The magic in the night of Bruce Springsteen’s performances before 900-plus fans in a Broadway theater has been magnificently captured in Springsteen On Broadway, the Netflix film which debuts worldwide on Dec. 16.
The Netflix release comes the day after Springsteen closes the show, following a 14-month run. A soundtrack album of the complete performance arrives Dec. 14.
From first line to last bow, the film includes the full length of Springsteen’s theatrical creation, an intensely personal reflection on his life, work and times—”I wanted to know the whole American story, my story, your story. I wanted to tell that story well to you”— interspersed with his songs played on piano and acoustic guitar.
The Broadway show has been like no other in Springsteen’s six-decade career—reflective, elegiac, humorous, angry and always deeply emotional. Those lucky enough to witness one of Springsteen’s 236 performances at the 939-capacity Walter Kerr Theatre might well ask if a film could do justice to that experience. Press previews of Springsteen On Broadway confirm the answer is unequivocally yes.
As directed by Thom Zimny, Springsteen’s longtime collaborator on multiple videos and documentaries, Springsteen On Broadway conveys an aural and visual intimacy that rivals the live Broadway experience. The camera work is unobtrusive throughout. Yet the composition of individual shots is often breathtakingly beautiful. The intensity of a desert sunset (via lighting design by Natasha Katz) glows on Springsteen’s face during “Promised Land.” White spotlights shoot across the darkened stage during “The Rising” like the Tribute In Light that slashes the night sky in New York every Sept. 11. Yet nothing more than close-ups are needed to capture the musical, enduring love of Springsteen and Patti Scialfa —”The queen of my heart! My Jersey Girl!” —as the two duet on “Tougher Than The Rest” and “Brilliant Disguise.”
The film follows the structure and song sequence of the Broadway show. But that sequence shifted slightly, late in the Broadway run, as Springsteen added “Long Time Comin’” to his performance. In the Netflix film, Springsteen’s rendition of the song follows a description of a late-life reconciliation with his beloved but troubled father, on the eve of the birth of his own first child—a story which has the singer wiping away tears.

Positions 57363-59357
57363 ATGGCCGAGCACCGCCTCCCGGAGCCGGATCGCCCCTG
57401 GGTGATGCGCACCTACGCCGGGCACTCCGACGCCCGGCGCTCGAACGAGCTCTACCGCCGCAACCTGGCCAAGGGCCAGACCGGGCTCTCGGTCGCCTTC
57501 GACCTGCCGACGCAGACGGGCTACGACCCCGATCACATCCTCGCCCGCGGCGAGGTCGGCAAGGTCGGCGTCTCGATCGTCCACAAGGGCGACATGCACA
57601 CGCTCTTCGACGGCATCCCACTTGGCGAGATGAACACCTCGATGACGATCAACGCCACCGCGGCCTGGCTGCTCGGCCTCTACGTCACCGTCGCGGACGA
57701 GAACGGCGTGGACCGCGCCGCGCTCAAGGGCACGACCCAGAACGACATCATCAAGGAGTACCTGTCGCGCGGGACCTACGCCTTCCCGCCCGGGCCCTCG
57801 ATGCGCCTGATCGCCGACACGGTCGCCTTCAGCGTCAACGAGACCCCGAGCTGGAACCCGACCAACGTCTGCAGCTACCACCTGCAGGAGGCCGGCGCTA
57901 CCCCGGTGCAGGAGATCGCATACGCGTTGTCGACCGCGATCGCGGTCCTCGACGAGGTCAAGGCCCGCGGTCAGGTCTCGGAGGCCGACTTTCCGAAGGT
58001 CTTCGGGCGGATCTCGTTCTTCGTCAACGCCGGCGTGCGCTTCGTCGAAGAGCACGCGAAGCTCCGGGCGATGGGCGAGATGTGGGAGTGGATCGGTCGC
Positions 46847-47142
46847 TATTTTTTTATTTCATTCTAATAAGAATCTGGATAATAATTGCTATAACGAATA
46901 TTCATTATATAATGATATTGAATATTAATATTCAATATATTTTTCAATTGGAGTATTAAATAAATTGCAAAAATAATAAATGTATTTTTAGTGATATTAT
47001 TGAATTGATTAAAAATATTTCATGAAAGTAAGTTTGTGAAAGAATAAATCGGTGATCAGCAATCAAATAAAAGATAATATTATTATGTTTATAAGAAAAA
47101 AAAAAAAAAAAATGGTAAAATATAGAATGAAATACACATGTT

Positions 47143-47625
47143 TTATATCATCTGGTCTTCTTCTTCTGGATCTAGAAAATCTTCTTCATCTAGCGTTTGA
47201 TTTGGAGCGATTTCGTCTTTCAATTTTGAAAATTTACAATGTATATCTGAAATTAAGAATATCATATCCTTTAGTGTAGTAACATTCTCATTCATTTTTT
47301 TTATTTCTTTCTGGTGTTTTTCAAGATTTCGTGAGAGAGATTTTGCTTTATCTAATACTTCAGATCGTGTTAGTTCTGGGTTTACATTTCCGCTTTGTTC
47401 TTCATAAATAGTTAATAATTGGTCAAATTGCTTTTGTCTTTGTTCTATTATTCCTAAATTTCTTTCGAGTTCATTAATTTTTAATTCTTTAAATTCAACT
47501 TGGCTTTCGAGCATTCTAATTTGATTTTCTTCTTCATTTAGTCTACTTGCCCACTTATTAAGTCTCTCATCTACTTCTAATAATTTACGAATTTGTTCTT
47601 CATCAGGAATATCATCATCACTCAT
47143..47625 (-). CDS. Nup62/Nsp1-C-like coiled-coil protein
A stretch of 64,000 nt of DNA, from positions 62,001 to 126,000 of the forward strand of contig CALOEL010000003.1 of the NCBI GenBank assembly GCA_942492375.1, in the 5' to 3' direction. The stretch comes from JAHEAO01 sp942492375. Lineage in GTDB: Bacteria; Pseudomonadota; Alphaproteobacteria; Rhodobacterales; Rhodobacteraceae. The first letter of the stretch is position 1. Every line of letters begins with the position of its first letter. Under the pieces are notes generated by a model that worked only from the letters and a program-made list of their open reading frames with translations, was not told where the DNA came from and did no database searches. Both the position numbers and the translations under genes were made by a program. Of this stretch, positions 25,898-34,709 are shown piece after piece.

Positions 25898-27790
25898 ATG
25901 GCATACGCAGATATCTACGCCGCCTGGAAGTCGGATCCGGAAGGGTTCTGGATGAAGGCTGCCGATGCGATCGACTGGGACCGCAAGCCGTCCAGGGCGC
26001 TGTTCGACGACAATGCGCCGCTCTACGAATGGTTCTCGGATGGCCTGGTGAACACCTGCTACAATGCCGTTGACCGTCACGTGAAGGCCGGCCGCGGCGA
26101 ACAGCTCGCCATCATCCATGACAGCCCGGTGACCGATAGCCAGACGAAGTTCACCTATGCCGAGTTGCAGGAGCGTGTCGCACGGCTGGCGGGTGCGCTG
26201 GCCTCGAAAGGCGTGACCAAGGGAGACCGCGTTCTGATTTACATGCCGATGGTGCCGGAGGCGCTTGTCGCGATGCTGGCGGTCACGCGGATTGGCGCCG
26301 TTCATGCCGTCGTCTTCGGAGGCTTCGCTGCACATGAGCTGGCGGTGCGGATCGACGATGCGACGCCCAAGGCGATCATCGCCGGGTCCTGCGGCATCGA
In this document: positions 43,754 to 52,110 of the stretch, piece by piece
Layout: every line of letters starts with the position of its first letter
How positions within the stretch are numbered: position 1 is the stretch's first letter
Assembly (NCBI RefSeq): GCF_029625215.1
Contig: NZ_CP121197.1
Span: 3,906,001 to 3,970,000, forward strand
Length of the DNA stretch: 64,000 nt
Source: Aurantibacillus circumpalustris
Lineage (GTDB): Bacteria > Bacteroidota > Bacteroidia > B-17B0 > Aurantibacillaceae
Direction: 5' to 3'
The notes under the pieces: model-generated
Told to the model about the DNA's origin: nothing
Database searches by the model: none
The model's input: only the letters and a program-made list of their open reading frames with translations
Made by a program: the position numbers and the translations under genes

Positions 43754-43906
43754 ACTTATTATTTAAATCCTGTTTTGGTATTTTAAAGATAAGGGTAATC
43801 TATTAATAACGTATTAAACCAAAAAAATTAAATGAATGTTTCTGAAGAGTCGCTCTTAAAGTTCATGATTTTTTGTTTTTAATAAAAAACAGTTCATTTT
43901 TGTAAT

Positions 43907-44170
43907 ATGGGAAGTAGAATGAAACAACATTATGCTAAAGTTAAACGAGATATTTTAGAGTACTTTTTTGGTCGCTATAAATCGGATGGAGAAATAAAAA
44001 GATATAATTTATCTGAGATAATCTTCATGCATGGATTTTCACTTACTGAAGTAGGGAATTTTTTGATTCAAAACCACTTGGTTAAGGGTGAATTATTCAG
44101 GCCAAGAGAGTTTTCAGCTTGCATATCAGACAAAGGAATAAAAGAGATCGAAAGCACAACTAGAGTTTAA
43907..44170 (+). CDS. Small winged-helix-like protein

If “Born To Run” is the inevitable closer for Springsteen On Broadway, that song also contains a lyric that truly sums up the quest of Springsteen and his fans most fundamentally: “I want to know if love is real.” As the song concludes, the singer slowly, rhythmically taps the body of his black acoustic guitar, creating a heartbeat, as the stage fades to black.
What’s remarkable is that, in the age of streaming, this keenly personal document will be instantly available to a potential audience of 130 million in 190 countries, according to Netflix. When you consider that Springsteen’s 14-month tour of arenas and stadiums between January 2016 and February 2017 reached some 2.5 million fans, the promise of the Netflix platform is clear.
After all these years, Springsteen’s powerful place in the culture may still be a mystery to some. Springsteen On Broadway can enlighten legions who take the time to view it. Not since the release of his five-album set Live/1975-85 has Springsteen created as compelling a summation and affirmation of his life’s work.
The only challenge is to experience this film as attentively and as communally as fans experienced the Broadway performance. So Netflix viewers would be well advised to invite friends over, turn down the living room lights and, please, turn off all cell phones and electronic devices.
Springsteen On Broadway is an enduring record of what the singer calls “my long and noisy prayer.” On this journey, he adds, “I hope I’ve been a good traveling companion.”